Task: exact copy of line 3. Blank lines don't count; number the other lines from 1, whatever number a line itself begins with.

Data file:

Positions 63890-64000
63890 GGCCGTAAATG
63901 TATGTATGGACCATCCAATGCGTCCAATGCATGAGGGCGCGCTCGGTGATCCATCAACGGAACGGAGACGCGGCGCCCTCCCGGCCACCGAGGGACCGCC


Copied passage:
63901 TATGTATGGACCATCCAATGCGTCCAATGCATGAGGGCGCGCTCGGTGATCCATCAACGGAACGGAGACGCGGCGCCCTCCCGGCCACCGAGGGACCGCC